This from a writer noted for his command of idiom.

Hemingway couldn't not write in this style. It was "his way of life," Harry Levin noted, in a brilliant anatomy of its features (see Memories of the Moderns), a reflection of his remorseless will to see, and to register what he saw with as little elaboration as possible. The linked, run-on sentences, the plain vocabulary, the internal monologues, are pared down to give the narrative momentum. Among their many virtues, Hemingway's novels are exciting to read; they course with rapid action. What gives his novels such heightened urgency is the succession of brisk images. Hemingway can sustain a breathless pace for chapters at a time, piling image upon image, scene upon scene, until the need to know what happens next submerges every other consideration. He isn't a leisurely read.

One of the most powerful impressions one gets from The Sun Also Rises is of how desolate Hemingway felt by the time he was in his twenties. The novel is saturated with details that convey an overpowering sense of depression:

The flags in the square hung wet from the white poles and the banners were wet and hung damp against the front of the houses, and in between the steady drizzle the rain came down and drove every one under the arcades and made pools of water in the square, and the streets wet and dark and deserted; yet the fiesta kept up without any pause. It was only driven under cover.
For all the devoted attention he lavishes on the world -- the sad beauty of Paris, the pristine clarity of a trout stream high up in the mountains -- an aura of profound melancholy clings to Jake and his crowd. The fiesta in Pamplona is evoked with a detached exactitude that points up the characters' desperation: the incessant piping of fifes; the drunken men in the cafés "singing the hard-voiced singing"; the "wine-shops with light coming out from their doors onto the wet, black street" in the town at night. Against this somber backdrop, the deceptions of Lady Brett and her thwarted, quarreling lovers seem even more heartbreaking. When Brett confesses to Jake that she's fallen for the matador, and pleads with him to arrange a tryst, Hemingway manages to write the entire scene without a single reference to how Jake felt except that "it was not pleasant." After Brett and the matador go off, he returns to the café and notices their three empty cognac glasses on the table: "A waiter came with a cloth and picked up the glasses and mopped off the table. "There the chapter ends.

The cinematic quality of this style, its immediacy and urgent pace, made it a perfect vehicle for the war scenes that were Hemingway's great achievement. His ability to chronicle the experience of combat was unequalled -- an astonishing accomplishment for someone who never actually fought in either World War I or the Spanish Civil War. The logistics of troop movements, the panic of soldiers and fleeing peasants, the contrast between the natural beauty of the countryside and the ruin war inflicts: it was when Hemingway was working with a large canvas that he was most effective. The shelling, the wounded on stretchers, the caravans of trucks moving through the mountains in A Farewell to Arms, have a lurid, Goyaesque clarity:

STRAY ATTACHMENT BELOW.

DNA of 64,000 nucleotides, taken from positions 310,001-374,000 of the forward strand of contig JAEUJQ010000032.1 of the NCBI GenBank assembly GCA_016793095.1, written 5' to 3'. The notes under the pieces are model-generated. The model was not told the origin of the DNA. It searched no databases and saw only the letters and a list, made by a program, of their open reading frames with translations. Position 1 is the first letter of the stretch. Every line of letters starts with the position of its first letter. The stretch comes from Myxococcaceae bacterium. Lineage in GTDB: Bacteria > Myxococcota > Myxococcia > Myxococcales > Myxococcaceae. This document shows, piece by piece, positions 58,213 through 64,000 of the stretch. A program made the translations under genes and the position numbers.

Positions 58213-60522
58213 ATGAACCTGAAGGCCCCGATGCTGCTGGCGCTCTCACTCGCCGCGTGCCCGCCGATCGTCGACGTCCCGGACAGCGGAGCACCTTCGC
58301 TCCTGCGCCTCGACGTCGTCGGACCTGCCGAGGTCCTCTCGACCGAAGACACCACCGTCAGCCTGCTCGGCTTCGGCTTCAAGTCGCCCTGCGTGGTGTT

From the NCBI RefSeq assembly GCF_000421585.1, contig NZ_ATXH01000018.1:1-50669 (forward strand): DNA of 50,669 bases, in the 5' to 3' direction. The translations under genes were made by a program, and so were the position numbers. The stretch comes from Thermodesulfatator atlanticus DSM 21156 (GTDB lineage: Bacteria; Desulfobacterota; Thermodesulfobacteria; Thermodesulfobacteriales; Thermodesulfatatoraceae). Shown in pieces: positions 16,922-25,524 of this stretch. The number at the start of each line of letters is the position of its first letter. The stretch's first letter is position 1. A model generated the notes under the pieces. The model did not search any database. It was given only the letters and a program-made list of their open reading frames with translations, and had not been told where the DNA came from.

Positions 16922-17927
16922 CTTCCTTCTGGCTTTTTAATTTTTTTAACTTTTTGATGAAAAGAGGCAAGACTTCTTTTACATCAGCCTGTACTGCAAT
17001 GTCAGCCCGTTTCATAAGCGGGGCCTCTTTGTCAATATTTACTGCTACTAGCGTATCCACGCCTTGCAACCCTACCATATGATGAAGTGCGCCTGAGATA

The wounded were coming into the post, some were carried on stretchers, some walking and some were brought on the backs of men that came across the field. They were wet to the skin and all were scared. We filled two cars with stretcher cases as they came up from the cellar of the post and as I shut the door of the second car and fastened it I felt the rain on my face turn to snow. The flakes were coming heavy and fast in the rain.
Here the syntax spills forward with scarcely a qualifying adjective, depending for its effect on repetition and on strong monosyllabic verbs. Henry's portentous musings on the futility of war seem fatuous beside his clear-eyed account of how war looks.

A Farewell to Arms is narrated in the first person; For Whom the Bell Tolls, published eleven years later, is told by a whole cast of characters -- Robert Jordan, Jordan's lover, Maria, the peasants enlisted to help Jordan blow a bridge, a famous revolutionary, various Loyalist officers, even a fascist lieutenant. The novel shifts effortlessly from voice to voice, enabling Hemingway to portray the war from every side. Jordan's is the least plausible of these voices; it's the peasants who bring home the courage and terror latent in every skirmish. The meanspiritedness that spoils Hemingway's letters and his memoir, A Moveable Feast, is nowhere in evidence. For those who were no threat -- soldiers, peasants, doomed revolutionaries -- Hemingway was capable of unaffected sympathy, and his intuitions about what they must have gone through constitute a radical imaginative feat. The scene where a few guerrillas make their last stand on a hilltop, fending off a battalion of fascists only to perish when planes are brought in to bomb them from above, is nearly unbearable to read. Praying madly, firing at the strafing planes, they're caught at the very moment of death: